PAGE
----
Unintended Consequences of Alcohol Prohibition Policies on Education: Evidence From India

This paper examines the impact of alcohol prohibition policies on child educational outcomes using the variation in location, timing, and intensity of alcohol prohibition laws across different states in India. I find that the imposition of complete alcohol bans resulted in an increase of 0.28 years of schooling, while partial bans that prohibited only cheaper varieties of alcohol resulted in a reduction of -0.25 years on average among individuals who were exposed to these bans during in utero, infancy, preschool or school-going age (0 - 18 years of age). I find that the alcohol laws have an effect only on individuals who were exposed to these changes during their school-going age, but have no impact on the older cohorts . Finally, I use data from national consumption expenditure surveys to show that these results are driven by shifts in household budgetary allocation. Using a triple-difference strategy (exploiting the fact that Muslim households are not affected by alcohol policy changes due to religious rules that proscribe alcohol consumption), I find that households exposed to partial prohibition laws reduce their share of expenditure on education goods by nearly 17 percent relative to the sample mean, while complete prohibition shows no effect on educational investments.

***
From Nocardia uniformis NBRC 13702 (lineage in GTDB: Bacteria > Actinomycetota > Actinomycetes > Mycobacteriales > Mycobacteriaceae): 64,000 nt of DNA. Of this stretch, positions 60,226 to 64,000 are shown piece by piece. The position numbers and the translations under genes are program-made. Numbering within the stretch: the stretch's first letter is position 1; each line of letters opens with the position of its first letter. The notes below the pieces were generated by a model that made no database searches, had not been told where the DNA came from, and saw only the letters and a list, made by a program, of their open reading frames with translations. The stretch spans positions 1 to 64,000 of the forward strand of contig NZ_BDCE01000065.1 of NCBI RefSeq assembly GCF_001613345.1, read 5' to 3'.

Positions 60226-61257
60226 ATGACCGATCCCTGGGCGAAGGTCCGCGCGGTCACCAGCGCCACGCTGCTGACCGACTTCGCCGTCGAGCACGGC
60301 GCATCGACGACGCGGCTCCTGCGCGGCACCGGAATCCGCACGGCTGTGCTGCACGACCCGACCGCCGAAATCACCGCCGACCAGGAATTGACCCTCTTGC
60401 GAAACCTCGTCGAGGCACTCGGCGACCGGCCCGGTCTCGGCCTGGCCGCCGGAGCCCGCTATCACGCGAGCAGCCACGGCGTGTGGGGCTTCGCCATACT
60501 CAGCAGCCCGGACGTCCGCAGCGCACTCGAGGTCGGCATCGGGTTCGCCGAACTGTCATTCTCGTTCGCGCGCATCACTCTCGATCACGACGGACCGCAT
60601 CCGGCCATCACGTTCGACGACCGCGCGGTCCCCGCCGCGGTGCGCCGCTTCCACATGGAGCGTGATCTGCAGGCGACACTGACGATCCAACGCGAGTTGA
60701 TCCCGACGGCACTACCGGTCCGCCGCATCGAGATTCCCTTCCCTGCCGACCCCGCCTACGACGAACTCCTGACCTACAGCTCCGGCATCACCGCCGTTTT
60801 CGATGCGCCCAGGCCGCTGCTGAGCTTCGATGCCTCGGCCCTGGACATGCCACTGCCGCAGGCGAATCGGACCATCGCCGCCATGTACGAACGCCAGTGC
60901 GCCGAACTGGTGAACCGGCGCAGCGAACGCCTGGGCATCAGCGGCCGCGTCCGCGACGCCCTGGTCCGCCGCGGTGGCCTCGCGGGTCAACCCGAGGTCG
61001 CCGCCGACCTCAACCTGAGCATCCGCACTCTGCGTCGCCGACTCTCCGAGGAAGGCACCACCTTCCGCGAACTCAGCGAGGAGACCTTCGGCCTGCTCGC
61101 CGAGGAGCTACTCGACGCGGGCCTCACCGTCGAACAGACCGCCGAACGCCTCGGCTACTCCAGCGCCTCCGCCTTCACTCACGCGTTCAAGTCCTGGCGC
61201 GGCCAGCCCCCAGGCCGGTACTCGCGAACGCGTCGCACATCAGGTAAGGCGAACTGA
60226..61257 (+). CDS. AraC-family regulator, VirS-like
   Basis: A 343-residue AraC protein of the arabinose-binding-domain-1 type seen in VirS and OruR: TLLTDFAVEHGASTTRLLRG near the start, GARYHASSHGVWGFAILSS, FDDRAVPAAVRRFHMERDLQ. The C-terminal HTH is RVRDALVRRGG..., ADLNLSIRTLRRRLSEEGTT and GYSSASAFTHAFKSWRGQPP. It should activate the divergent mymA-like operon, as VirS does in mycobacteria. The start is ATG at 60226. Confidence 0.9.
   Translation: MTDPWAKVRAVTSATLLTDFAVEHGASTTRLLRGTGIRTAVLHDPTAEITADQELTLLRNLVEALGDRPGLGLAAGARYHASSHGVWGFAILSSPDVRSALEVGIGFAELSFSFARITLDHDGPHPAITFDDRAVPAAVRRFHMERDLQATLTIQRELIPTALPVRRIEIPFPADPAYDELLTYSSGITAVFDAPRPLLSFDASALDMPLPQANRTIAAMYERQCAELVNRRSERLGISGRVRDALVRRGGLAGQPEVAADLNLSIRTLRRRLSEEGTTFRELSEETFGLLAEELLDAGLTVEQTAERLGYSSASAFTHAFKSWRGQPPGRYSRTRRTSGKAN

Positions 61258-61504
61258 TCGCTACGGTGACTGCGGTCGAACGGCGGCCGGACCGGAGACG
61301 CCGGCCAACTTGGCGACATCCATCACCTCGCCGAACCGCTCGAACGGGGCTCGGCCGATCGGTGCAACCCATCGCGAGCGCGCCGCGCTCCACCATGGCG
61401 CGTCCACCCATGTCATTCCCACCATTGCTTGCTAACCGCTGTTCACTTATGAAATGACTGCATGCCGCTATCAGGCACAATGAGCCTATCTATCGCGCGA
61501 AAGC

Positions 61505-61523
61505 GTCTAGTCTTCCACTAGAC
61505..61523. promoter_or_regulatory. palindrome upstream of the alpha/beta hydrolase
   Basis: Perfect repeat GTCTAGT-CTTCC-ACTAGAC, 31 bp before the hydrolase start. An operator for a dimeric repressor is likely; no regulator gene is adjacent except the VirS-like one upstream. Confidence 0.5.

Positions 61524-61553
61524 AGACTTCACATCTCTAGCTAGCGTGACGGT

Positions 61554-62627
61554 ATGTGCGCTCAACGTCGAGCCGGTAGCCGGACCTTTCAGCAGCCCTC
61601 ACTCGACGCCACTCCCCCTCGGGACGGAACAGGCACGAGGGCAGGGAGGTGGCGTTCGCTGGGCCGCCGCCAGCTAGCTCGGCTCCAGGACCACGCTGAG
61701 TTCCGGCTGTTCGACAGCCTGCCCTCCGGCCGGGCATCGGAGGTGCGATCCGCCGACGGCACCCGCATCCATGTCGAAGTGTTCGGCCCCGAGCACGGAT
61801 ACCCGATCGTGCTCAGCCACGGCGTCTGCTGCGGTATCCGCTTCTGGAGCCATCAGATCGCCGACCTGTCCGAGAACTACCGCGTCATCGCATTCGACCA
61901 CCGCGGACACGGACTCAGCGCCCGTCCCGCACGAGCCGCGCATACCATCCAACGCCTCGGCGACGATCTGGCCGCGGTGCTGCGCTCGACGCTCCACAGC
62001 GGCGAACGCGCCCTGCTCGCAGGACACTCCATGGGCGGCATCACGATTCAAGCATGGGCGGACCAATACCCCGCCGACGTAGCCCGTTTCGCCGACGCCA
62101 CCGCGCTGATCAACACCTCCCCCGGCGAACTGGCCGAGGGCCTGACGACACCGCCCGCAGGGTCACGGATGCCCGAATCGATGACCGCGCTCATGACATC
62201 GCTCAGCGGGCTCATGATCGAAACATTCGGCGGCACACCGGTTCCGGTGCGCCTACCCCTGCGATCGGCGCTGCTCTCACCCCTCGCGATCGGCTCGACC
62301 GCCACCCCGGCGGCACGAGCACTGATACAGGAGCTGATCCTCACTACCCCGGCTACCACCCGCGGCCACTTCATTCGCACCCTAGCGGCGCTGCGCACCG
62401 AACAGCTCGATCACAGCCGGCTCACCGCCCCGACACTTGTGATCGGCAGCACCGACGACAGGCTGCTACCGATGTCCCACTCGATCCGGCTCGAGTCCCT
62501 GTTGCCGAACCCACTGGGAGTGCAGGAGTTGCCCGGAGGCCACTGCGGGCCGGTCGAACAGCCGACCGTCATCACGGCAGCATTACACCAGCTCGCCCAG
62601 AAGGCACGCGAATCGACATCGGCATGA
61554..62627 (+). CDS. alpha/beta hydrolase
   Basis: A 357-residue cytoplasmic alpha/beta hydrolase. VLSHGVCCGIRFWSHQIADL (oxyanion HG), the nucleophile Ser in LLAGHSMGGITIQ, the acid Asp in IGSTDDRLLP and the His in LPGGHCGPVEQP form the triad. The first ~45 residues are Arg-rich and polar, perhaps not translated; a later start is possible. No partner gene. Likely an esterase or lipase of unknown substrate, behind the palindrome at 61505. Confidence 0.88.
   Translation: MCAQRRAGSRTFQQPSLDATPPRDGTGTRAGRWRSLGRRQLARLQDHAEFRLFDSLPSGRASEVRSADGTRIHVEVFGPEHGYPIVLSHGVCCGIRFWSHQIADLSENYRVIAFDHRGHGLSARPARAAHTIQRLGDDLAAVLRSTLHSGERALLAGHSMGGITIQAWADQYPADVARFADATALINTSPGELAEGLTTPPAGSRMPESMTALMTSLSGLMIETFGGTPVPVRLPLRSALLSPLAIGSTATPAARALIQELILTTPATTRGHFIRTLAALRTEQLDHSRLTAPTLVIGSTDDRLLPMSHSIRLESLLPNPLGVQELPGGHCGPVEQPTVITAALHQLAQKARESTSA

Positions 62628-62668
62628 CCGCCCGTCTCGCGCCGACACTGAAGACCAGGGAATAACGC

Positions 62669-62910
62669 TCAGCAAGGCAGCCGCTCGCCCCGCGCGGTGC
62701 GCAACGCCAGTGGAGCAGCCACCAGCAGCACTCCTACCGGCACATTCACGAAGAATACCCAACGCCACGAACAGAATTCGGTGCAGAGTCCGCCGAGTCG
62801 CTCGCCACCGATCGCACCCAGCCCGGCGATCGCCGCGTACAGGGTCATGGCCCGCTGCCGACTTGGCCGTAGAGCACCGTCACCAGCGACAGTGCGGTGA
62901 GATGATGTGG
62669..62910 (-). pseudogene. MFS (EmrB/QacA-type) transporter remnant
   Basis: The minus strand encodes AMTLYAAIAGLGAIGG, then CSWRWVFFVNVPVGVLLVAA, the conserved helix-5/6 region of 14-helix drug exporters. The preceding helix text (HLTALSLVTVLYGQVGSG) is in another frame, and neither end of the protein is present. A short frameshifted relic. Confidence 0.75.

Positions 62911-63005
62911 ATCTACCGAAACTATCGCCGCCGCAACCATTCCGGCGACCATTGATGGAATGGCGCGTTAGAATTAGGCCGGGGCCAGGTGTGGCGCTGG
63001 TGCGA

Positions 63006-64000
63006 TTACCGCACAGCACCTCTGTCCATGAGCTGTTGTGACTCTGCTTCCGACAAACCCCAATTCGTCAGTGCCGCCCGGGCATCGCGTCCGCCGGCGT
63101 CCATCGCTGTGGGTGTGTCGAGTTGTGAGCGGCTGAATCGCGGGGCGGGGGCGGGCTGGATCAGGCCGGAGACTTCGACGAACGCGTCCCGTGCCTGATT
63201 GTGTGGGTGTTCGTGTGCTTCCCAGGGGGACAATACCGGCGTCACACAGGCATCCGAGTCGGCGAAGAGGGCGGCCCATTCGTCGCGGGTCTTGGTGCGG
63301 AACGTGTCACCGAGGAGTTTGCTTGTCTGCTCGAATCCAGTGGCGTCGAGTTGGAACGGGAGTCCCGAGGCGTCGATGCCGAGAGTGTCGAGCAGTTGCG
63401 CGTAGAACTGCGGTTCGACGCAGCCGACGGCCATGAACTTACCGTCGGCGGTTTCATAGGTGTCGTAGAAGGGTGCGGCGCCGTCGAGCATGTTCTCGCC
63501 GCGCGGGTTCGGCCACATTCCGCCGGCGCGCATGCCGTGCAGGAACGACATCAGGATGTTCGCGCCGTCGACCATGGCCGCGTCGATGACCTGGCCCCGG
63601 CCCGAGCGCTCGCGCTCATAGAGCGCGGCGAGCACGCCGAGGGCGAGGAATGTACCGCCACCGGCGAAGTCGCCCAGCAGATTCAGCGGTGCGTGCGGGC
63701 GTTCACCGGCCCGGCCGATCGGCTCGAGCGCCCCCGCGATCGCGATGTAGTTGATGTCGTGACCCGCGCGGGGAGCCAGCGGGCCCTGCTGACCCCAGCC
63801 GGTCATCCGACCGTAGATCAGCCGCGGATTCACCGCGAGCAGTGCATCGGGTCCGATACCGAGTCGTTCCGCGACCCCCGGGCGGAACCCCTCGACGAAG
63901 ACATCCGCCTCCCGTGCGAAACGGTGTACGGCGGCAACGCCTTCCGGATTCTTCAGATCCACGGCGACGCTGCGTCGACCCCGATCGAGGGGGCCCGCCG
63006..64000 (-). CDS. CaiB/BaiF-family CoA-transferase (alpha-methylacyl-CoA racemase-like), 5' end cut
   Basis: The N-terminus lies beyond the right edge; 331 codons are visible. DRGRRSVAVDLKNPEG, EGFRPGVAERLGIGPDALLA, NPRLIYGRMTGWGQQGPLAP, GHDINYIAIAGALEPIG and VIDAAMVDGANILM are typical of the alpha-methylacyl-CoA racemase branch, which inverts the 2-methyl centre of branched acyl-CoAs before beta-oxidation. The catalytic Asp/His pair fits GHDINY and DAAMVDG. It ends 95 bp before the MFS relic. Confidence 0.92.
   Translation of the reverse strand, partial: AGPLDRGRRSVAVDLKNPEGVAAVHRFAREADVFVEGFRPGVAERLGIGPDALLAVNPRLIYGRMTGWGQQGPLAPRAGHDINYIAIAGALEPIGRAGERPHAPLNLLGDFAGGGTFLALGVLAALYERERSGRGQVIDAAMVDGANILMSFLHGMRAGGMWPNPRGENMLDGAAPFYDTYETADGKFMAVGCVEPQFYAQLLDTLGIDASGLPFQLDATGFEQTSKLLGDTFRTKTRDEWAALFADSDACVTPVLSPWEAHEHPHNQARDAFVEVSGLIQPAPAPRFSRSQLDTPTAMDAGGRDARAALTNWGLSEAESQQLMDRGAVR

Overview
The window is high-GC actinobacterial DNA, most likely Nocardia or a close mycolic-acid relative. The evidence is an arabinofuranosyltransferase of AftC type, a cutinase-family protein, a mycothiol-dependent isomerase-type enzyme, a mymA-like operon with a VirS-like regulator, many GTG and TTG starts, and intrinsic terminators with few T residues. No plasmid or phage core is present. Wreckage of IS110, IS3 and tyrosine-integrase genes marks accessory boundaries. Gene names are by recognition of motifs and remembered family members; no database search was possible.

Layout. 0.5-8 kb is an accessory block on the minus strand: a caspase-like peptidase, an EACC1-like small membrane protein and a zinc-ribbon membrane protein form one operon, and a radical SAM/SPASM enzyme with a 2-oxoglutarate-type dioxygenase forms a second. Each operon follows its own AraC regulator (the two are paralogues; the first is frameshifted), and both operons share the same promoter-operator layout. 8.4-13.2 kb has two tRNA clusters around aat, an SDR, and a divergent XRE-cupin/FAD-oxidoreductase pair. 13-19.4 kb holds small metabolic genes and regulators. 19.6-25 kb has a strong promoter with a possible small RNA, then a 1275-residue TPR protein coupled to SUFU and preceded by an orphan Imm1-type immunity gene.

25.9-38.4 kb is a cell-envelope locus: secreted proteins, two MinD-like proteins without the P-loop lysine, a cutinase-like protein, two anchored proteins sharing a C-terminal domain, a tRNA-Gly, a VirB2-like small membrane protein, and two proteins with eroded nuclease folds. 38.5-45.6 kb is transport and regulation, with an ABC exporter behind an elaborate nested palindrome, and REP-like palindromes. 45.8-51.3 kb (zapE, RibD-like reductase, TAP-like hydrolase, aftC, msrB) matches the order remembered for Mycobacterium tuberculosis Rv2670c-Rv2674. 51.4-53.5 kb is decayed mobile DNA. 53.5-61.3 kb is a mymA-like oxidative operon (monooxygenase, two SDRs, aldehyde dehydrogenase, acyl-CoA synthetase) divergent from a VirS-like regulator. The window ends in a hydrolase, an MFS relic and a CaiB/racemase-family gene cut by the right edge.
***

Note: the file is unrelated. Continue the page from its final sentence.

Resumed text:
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I24; D12

 Record created 2018-08-16, last modified 2020-10-28

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